June 12, 2019

There are three reasons why Aaron Bastani’s new book is unlikely to get a fair hearing.

Firstly, there’s the author. He’s a leading light of Novara Media – and thus a general in Jeremy Corbyn’s online army. He helped lead the social media insurgency that seized control of the Labour Party from the centre-Left establishment and that must rankle.

Secondly, there’s the title: Fully Automated Luxury Communism. It’s a huge, expansive, outrageous idea. Does it come with fully automated luxury gulags and fully automated luxury famines? The put-downs write themselves (appropriately enough).

Thirdly, there’s the subtitle: A manifesto. Yes, this is a polemical work, written in a breezy, accessible style. It is a work of pop political economy – full of sweeping statements and broad brush summaries. And why not? Why should big ideas be confined to dry and dusty tomes? Why should the cut-and-thrust of public debate be limited to small ideas – like Trump’s latest tweet or what a Tory leadership contender might have stuffed up his left nostril?

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Of course, the fact that I welcome this book doesn’t mean that I agree with it. To a large extent, I don’t. Bastani’s arguments are thought-provoking – and, often, the thought they provoked in my mind was “this is completely wrong”. He is, however, wrong in an interesting way – which is more than can be said for a lot of his critics.

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Let’s start with what makes up the bulk of the book: an exploration of the 21st-century technologies that are expanding the possibilities of human endeavour – and therefore politics, which is, of course, “the art of the possible”.

Bastani looks at AI, robotics, renewable energy, bio-tech, high-tech food production and, er, mining asteroids. Don’t expect too much caution here. He very much accentuates the positive – in support of his contention that we are moving towards an economic situation of “extreme supply” across a range of resources.

On some of these fronts (especially the asteroids) he’s far too optimistic about the pace of change. Overall, however, it’s a pretty good introduction to the potential of existing technology to bring about a “third disruption” (the first disruption being the agricultural revolution, starting 12,000 years ago; and the second the industrial revolution, starting 200 years ago).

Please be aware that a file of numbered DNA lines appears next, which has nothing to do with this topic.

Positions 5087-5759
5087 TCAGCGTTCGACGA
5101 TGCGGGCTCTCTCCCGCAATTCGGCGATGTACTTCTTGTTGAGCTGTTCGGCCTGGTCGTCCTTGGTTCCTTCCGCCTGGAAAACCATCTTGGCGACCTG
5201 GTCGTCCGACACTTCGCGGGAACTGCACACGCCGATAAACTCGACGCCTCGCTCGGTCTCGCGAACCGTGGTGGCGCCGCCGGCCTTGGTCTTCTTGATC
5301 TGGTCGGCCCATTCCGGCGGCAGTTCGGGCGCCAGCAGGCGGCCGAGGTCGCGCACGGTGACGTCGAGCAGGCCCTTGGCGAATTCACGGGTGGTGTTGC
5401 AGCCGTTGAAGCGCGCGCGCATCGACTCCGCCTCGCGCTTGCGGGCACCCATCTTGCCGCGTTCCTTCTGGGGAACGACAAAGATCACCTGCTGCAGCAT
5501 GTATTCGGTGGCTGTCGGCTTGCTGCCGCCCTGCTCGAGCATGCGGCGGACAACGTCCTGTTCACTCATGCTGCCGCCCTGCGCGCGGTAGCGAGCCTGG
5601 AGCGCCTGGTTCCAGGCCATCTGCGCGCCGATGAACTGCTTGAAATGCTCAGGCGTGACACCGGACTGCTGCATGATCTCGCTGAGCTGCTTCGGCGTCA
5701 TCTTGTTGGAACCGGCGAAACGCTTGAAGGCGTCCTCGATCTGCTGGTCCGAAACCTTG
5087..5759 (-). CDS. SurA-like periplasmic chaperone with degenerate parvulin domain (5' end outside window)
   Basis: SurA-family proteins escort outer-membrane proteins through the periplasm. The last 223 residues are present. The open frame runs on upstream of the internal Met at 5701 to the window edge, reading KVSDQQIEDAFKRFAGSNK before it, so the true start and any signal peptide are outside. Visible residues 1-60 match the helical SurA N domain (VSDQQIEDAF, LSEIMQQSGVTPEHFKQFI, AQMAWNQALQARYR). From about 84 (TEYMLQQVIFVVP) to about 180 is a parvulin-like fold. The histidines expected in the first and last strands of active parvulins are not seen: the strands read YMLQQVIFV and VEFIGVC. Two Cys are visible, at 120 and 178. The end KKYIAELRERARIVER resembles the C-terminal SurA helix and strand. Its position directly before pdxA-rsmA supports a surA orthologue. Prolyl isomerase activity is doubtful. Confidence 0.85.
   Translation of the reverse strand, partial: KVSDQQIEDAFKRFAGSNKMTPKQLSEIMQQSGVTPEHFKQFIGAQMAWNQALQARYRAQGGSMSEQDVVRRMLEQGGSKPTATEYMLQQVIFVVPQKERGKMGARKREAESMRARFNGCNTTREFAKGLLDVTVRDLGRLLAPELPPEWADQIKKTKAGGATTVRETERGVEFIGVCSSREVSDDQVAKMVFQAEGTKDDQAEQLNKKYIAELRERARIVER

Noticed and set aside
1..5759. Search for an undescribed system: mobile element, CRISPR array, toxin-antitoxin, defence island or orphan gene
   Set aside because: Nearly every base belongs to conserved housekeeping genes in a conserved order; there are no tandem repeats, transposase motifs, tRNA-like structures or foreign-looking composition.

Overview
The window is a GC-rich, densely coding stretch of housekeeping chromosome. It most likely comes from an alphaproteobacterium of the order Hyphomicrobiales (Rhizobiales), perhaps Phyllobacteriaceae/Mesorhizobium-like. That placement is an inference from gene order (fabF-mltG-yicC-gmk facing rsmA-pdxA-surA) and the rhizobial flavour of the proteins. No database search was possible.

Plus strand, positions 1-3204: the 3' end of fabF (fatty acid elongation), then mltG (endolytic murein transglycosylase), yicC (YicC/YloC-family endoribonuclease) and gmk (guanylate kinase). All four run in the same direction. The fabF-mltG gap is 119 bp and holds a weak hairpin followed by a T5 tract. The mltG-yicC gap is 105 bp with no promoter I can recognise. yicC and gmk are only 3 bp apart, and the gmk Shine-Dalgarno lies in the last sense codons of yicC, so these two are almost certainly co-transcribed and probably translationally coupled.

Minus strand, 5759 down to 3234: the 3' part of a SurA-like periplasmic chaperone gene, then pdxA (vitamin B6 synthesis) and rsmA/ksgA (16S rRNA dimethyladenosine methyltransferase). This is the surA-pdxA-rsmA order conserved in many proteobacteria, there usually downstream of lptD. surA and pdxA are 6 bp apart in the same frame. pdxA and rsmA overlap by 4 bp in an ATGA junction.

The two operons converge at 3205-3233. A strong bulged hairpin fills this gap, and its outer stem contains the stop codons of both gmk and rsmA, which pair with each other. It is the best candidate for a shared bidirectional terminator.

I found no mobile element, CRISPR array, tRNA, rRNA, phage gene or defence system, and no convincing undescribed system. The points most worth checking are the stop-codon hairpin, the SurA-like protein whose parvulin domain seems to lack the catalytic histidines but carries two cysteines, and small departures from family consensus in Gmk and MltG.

The author is not a complete techno-Pollyanna: he acknowledges some of the pitfalls and setbacks of our age, such as the climate crisis and the faltering of Moore’s Law. But that still leaves a lot of complication unexamined.

For instance, Bastani quite rightly talks about the rapid progress being made on the renewable power front. Costs have come tumbling down. But when it comes to an “extreme supply” of energy, we had that decades ago. A seemingly inexhaustible supply of cheap and concentrated liquid energy – oil – made the modern world possible. Then, bit-by-bit, we lost it: OPEC embargoes, the exhaustion of oilfields, air pollution, the dawning reality of the greenhouse effect. The true costs of fossil fuels are mounting up – and if we’re lucky renewables might just get us back to where we thought we were 50 years ago.

It’s not the only example of our uncertain progress. Antibiotic resistance, collapsing biodiversity, the diminishing productivity of scientific research: if you look, there is plenty of evidence against the idea that “things can only better” (as an anti-Blairite like Bastani probably wouldn’t say).

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What he does say, however, is that the “rate of historical change is accelerating”. Whether that’s true rather depends on the timeframe. Zoom in on recent decades and a powerful case can be made for a technological slowdown. Economists such as Tyler Cowen write powerfully about a “great stagnation“. Even if one concentrates on digital tech, there’s a pretty good case that the development of the internet has been a lot less exciting over this decade than in the 1990s or 2000s.